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Cell Metab. 2013 Jan 8;17(1):141-52. doi: 10.1016/j.cmet.2012.12.007.

Genetic control of obesity and gut microbiota composition in response to high-fat, high-sucrose diet in mice.

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1
Department of Medicine/Division of Cardiology, David Geffen School of Medicine, University of California, Los Angeles, Los Angeles, CA 90095, USA. bparks@mednet.ucla.edu

Abstract

Obesity is a highly heritable disease driven by complex interactions between genetic and environmental factors. Human genome-wide association studies (GWAS) have identified a number of loci contributing to obesity; however, a major limitation of these studies is the inability to assess environmental interactions common to obesity. Using a systems genetics approach, we measured obesity traits, global gene expression, and gut microbiota composition in response to a high-fat/high-sucrose (HF/HS) diet of more than 100 inbred strains of mice. Here we show that HF/HS feeding promotes robust, strain-specific changes in obesity that are not accounted for by food intake and provide evidence for a genetically determined set point for obesity. GWAS analysis identified 11 genome-wide significant loci associated with obesity traits, several of which overlap with loci identified in human studies. We also show strong relationships between genotype and gut microbiota plasticity during HF/HS feeding and identify gut microbial phylotypes associated with obesity.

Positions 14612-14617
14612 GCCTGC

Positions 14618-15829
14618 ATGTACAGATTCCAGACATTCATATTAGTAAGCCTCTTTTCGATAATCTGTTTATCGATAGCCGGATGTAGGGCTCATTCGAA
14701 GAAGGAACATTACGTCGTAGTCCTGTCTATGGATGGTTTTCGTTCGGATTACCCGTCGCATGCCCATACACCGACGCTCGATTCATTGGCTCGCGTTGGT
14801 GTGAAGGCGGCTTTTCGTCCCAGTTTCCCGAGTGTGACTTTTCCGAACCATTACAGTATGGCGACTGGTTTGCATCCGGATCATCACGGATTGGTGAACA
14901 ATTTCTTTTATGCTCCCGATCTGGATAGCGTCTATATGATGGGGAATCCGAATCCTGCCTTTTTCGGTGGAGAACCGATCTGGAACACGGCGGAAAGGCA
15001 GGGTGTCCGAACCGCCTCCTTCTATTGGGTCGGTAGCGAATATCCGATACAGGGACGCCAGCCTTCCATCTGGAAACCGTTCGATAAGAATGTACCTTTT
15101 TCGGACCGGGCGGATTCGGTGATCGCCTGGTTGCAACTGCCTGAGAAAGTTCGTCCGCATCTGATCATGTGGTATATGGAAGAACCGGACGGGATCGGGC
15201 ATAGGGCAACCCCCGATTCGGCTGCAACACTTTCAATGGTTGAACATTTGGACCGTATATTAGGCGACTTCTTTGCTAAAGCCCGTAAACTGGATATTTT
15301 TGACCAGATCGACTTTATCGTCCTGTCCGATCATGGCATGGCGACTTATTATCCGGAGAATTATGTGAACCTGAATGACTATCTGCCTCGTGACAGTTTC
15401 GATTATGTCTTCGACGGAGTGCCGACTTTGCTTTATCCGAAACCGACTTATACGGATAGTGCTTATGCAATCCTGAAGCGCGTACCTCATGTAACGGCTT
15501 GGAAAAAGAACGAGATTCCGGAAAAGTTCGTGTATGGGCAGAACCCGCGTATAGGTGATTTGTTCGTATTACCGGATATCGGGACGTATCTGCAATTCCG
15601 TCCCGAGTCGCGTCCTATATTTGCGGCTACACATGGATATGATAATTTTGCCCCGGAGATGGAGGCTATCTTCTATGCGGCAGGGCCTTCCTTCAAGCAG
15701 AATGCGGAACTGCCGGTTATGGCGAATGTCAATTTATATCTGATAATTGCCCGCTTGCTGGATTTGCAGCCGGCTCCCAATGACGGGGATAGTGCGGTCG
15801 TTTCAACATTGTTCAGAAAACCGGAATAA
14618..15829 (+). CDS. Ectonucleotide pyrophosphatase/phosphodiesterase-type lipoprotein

PMID:
23312289
PMCID:
PMC3545283
DOI:
10.1016/j.cmet.2012.12.007
[Indexed for MEDLINE]
Free PMC Article
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